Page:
When Nick Saban talks, people listen. A mic consistently in the face is a byproduct of winning national championship rings for half his fingers. (That is correct by 3rd grade standards, when we all were giddy to learn the thumb technically wasn't a finger. Or by Alabama standards, where they awarded Saban a commemorative 5th ring for the thumb.)
As your may or may not know, the Big Ten is working toward eliminating I-AA games from its team's schedules. Saban was asked his thoughts on the Southeastern Conference possibly doing the same eventually.
"I'm for five conferences — everybody playing everybody in those five conferences," the Alabama coach said Thursday night before speaking at a Crimson Caravan stop. "That's what I'm for, so it might be 70 teams, and everybody's got to play 'em. …"
Seventy is a number that's divided evenly by 5. Of the five power conferences, the SEC, B1G, and ACC have, or will soon have, 14 full-time members. The Big 12 is chilling with 10 and the Pac-12 doesn't dig misnomers. These are probably the leagues Saban is talking about, and perhaps in his scenario the latter two move to 14 teams (14 * 5 = 70).
My initial impulse was to like this idea. The season is too short and precious to waste games on pay-for-I-AA-blowouts (JMU joke here) and uninteresting non-conference matchups ("LET'S PLAY ECU EVERY GAME" – Jim Weaver, probably). With the playoff, there's less of a chance for a loss to eliminate a team from national championship contention. Strength of schedule will be used even more to evaluate teams. Finally, with a 70 team pool, there will be more common opponents to apply the irrational Transitive Property of Football to.
I soured on it a bit when I started thinking about the flaws.
- I-AA schools depend on the cash the big boys payout to fund their programs and athletic departments. Tennessee-Martin athletics director Phil Dane said, "If the SEC should follow that trend, it would be a major concern for us because football guaranteed games are a very significant part of our business."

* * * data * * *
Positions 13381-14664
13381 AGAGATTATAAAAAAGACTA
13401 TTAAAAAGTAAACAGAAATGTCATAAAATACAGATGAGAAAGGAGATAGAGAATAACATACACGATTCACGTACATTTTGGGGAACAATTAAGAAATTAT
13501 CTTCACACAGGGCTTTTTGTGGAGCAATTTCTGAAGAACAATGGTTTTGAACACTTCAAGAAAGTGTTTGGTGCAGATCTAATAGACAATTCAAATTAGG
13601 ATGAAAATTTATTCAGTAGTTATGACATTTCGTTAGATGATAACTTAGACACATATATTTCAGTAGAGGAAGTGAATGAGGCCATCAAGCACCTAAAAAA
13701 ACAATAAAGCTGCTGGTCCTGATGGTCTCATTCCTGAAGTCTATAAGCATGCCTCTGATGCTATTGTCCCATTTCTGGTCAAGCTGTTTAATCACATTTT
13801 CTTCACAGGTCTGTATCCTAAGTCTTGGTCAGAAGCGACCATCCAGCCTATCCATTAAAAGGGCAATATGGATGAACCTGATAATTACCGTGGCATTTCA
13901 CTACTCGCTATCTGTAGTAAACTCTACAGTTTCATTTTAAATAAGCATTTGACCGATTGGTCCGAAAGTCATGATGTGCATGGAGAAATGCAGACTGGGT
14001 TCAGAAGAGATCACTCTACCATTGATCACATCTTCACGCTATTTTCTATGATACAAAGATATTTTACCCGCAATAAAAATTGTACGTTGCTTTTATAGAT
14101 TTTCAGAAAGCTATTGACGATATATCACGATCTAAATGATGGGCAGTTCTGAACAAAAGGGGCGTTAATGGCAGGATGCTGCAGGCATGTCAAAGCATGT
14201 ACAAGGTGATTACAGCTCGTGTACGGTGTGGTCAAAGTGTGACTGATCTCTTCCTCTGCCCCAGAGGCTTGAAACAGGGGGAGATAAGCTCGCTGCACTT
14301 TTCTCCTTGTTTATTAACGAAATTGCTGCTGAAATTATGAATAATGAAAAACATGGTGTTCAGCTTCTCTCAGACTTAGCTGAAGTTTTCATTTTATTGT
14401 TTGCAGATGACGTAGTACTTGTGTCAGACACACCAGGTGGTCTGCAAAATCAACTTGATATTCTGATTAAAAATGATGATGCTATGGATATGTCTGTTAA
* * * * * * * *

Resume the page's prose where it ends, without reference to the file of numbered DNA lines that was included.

- It wasn't too long ago that Virginia Tech was an afterthought in college football, struggling to make a name for itself, and find a conference home. Saban's 70 team model leaves 6 seats at the table, with one reserved for Notre Dame. There are more than 5 schools that didn't survive expansion, but remain committed to football. Furthermore, who is going to force the Pac-12 and Big 12 to take in the stragglers?
- Most importantly, it wouldn't be the 70 best teams. Hello there, Kentucky, Duke, Kansas, Colorado, Boston College, Indiana, etc... I don't like handshakes and proximity trumping on-the-field product.
Am I for more competitive games? Always. Am I for crushing the little guy, and shutting the door on schools trying to move up? No. The rise of new era programs and powerhouses is something I've come to appreciate.
College football isn't very symmetric or homogeneous, it'll require unique, probably complex, solutions for its problems. Here's one: Eliminate I-AA games from the schedule, play I-AA teams instead of spring games. I-AA schools get a payday, boring spring scrimmages are eliminated, and look, an open spot in the fall.
Reformation, reorganization, separation, whatever you want to call it, may be inevitable because money is involved. This is what SEC Commissioner Mike Slive said regarding full cost of attendance being part of an athletic scholarship.
"Obviously, if things like that don't get accomplished, then it may be appropriate to talk about some alternative or division or something like that," Slive said. "But that's not our desire. That's not our goal and that's not something we're trying to get to."
He went on to stress that he hasn't been involved in any discussions concerning divisions however it's clearly another example of conference officials being concerned with the current state of college athletics.
The ACC's grant of rights halted expansion, but not change. The O'Bannon lawsuit, is happening, and who knows what else is around the corner. Sometimes I wish I could unplug, and wait for college football to figure itself out.